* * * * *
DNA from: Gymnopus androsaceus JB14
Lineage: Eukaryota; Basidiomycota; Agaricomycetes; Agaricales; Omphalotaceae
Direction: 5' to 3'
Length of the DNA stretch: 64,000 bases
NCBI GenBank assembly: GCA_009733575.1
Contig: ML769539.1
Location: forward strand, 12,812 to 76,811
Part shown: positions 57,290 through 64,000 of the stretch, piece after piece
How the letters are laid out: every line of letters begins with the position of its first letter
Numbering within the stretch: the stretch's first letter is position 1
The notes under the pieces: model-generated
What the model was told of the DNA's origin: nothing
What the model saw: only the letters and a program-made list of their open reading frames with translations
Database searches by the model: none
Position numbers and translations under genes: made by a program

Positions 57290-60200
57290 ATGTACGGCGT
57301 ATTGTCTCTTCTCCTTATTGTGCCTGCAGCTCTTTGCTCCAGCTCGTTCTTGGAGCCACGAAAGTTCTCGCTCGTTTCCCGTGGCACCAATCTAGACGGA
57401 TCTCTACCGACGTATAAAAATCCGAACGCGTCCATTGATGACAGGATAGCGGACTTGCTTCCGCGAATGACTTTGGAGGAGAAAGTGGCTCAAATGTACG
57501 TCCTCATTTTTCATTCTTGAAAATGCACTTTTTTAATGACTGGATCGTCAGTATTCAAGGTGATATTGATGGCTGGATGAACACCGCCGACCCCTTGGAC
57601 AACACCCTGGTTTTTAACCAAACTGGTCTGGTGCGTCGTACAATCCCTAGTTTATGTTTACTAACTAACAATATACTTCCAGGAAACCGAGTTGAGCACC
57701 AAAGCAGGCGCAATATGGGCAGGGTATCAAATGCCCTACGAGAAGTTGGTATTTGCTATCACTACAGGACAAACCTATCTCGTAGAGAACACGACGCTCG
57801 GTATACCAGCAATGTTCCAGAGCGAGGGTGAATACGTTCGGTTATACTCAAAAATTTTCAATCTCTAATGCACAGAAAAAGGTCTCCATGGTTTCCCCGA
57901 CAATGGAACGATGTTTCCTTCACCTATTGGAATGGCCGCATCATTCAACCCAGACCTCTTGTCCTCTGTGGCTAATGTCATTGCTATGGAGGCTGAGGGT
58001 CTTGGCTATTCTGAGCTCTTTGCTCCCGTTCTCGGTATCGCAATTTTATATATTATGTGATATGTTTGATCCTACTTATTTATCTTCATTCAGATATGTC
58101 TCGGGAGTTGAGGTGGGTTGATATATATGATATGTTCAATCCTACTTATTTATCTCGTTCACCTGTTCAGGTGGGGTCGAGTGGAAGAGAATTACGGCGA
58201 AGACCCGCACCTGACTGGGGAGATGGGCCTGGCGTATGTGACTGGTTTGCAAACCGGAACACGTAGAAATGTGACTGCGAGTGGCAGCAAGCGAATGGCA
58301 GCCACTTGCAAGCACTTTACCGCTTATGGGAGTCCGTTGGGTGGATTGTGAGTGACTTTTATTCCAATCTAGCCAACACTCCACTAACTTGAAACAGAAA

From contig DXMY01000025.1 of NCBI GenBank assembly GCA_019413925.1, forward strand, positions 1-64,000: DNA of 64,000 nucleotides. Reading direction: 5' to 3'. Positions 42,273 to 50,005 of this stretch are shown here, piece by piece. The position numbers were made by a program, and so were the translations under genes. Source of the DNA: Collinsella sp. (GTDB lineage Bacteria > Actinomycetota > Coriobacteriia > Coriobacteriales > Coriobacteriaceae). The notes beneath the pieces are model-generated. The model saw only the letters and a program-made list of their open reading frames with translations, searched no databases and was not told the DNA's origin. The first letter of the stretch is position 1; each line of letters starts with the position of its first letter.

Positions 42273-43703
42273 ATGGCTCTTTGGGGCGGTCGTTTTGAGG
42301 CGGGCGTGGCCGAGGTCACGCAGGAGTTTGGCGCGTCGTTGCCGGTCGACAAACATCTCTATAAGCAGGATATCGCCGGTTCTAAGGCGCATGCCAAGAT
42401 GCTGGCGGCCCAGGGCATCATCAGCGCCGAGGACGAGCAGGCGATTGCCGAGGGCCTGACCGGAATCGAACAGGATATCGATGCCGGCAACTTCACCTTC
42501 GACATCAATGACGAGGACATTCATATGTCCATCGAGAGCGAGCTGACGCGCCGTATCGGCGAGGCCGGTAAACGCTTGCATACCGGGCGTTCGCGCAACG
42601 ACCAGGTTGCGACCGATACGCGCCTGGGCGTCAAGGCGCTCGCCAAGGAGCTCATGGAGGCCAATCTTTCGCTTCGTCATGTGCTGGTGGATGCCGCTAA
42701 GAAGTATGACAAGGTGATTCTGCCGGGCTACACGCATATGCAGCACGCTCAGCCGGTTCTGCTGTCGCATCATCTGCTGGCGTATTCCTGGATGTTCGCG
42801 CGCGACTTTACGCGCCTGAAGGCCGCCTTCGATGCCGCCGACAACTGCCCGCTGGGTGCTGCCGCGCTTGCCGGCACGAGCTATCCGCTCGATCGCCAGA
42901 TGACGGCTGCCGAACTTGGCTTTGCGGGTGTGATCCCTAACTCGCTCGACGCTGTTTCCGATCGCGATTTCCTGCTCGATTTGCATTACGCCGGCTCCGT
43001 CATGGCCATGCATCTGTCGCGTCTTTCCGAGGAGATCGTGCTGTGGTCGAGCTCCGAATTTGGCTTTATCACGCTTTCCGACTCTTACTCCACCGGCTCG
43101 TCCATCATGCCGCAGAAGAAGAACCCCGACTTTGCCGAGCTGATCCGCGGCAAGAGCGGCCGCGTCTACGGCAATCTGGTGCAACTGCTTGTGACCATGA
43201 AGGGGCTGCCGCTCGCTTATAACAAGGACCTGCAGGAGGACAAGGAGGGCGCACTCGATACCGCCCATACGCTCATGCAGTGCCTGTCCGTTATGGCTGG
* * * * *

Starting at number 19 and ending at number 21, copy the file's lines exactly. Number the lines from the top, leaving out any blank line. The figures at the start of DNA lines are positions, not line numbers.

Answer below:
57401 TCTCTACCGACGTATAAAAATCCGAACGCGTCCATTGATGACAGGATAGCGGACTTGCTTCCGCGAATGACTTTGGAGGAGAAAGTGGCTCAAATGTACG
57501 TCCTCATTTTTCATTCTTGAAAATGCACTTTTTTAATGACTGGATCGTCAGTATTCAAGGTGATATTGATGGCTGGATGAACACCGCCGACCCCTTGGAC
57601 AACACCCTGGTTTTTAACCAAACTGGTCTGGTGCGTCGTACAATCCCTAGTTTATGTTTACTAACTAACAATATACTTCCAGGAAACCGAGTTGAGCACC